For those arriving at Gatwick Airport, it is also very easy to get to the flat. Take the Gatwick Express train from Gatwick to Victoria Station in central London and then catch a black cab from Victoria to the flat. The Gatwick Express trains run every 15 minutes and get you to Victoria Station in 30 minutes. One way adult fares cost £16.90 and a round trip ticket (good if the return trip takes place within one month of the arrival) cost £28.70. For couples with children, up to two children (for children who are no more than 15 years old) can ride free with two adults. The family fare for this is £33.80 for a single (one way) ticket for a family of two adults and two children, and £57.40 for a return (round trip) ticket. More information is available, and tickets can be purchased, at the Gatwick Express website, located at: http://www.gatwickexpress.com 

Interior of the Gatwick Express train.

Once you arrive at Victoria Station, you can either take the London Underground 9 stops east to the Tower Hill station, or take a black cab a short (approximately 10 minute) ride east to the flat. I would suggest taking a cab, as there are no lifts/elevators in Victoria Station leading down to the Tube station, making it necessary to drag your luggage down two flights of stairs to get to a train.

Directory at Victoria Station.

The arrival platform for the Gatwick Express is indicated in red on the upper right on the diagram of Victoria Station, below. The entrance to the Tube is on the left, indicated by the red circle with the blue line through the center. To take a cab, exit the station near the Victoria Bus station, near which is the cab queue, indicated by the icon of a taxi cab.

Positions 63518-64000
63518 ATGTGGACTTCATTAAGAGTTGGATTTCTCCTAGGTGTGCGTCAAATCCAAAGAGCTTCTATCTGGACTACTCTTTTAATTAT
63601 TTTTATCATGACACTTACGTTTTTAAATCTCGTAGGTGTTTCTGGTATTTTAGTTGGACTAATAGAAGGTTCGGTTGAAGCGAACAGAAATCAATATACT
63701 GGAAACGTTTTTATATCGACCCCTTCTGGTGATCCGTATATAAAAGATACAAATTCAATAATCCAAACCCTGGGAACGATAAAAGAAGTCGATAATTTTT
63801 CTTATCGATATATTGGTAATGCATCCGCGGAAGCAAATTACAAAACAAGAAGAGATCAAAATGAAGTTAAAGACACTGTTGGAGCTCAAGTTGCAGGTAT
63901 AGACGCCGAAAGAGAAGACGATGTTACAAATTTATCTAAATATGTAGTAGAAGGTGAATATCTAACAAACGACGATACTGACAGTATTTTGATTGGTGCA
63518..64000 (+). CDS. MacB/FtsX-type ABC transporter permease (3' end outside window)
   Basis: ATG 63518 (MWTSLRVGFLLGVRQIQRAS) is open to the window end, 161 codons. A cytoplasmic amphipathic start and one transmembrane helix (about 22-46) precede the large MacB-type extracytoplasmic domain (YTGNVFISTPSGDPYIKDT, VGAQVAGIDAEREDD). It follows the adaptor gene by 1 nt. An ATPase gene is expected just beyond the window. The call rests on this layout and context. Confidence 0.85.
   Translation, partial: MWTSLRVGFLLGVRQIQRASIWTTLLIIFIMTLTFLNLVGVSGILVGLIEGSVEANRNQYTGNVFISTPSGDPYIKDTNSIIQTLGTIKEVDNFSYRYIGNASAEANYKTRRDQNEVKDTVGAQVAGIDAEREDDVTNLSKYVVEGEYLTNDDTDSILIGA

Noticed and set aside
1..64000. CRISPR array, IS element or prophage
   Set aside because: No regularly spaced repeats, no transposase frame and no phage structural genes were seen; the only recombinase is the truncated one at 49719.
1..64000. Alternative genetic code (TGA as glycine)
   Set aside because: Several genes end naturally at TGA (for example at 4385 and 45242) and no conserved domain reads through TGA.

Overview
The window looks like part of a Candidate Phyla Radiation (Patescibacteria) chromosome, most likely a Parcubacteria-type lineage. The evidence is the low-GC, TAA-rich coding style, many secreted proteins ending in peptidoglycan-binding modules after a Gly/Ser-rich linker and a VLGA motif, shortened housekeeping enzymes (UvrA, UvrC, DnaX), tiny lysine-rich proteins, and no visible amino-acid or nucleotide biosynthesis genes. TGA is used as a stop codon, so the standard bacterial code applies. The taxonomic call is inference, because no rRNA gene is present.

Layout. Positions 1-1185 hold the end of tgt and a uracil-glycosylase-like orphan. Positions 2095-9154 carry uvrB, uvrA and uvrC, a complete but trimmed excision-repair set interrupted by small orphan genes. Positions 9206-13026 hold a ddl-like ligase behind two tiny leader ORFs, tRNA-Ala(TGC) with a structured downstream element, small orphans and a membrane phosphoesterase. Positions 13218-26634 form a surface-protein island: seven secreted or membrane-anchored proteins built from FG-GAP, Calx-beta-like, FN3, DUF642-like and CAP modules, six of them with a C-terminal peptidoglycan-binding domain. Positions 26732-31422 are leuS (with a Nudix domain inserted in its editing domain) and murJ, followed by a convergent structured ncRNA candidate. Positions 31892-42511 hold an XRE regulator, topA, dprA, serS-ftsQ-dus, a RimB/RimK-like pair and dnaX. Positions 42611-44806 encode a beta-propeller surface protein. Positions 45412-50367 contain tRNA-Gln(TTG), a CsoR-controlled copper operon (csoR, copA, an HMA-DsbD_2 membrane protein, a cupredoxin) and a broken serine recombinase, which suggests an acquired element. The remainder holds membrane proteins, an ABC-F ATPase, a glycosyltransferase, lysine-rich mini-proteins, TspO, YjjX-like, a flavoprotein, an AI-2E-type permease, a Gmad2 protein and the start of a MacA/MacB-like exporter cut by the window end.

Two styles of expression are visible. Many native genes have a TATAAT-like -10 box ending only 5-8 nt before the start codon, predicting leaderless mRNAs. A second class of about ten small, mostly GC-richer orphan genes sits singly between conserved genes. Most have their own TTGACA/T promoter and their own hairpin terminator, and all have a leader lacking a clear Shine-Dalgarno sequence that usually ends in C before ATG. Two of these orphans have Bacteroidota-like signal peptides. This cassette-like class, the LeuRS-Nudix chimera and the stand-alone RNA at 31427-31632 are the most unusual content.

Layout of Victoria Station.



London Underground (Tube).

The station closest to Trinity Square Flat (100 yards away), Tower Hill station, is at the lower right hand corner (at about 4pm on the face of a clock) of the Circle Line (the yellow line on the map). As one example of ease of travel via the Tube from the flat, if you want to go to Big Ben, Parliament, Westminster Cathedral, etc., just get on at Tower Hill and go 7 stops west on either the District (green) or Circle (yellow) lines to the Westminster station. The trip will take you about 10 minutes.


The Transport for London website, with many downloadable maps (including the Tube map above) and guides to getting around London using public transport, is located here: https://www.tfl.gov.uk/maps/track/tube


Tower Hill Tube Station

Tower Hill Station, just 100 yards away from the flat on the other side of Trinity Square Gardens. It is serviced by both the Circle and District Lines, making it perfect for getting anywhere you want to go quickly.

The "Jack the Ripper" walking tour offered by London Walks meets to the left in this photo next to the small, curved wall that you see here.


A train leaving Tower Hill Underground Station. This is by far the quickest, cheapest, most convenient way to get around London. There are so many underground stations in central London that no matter where you go, you will never be far away from one.


Route 15 Bus

If you'd rather take one of London's famed double decker buses, the Route 15 bus has three stops within a three minute walk of the flat, one of which is just one minute away, located on Great Tower Street, which is the street that runs between my building and the Tower of London. Taking this bus west from Tower Hill takes you through the middle of The City to St Pauls Cathedral, down the famous Fleet Street to the Royal Courts of Justice, the London School of Economics & Political Science, etc.


Oyster Card

                                          

The Oyster Card is the least expensive way to travel by public transport in London, and can be used on buses, on the London Underground (Tube), and on National Rail. Click on the following link in order to learn about the Oyster Card: http://www.tfl.gov.uk/tickets/oysteronline/2732.aspx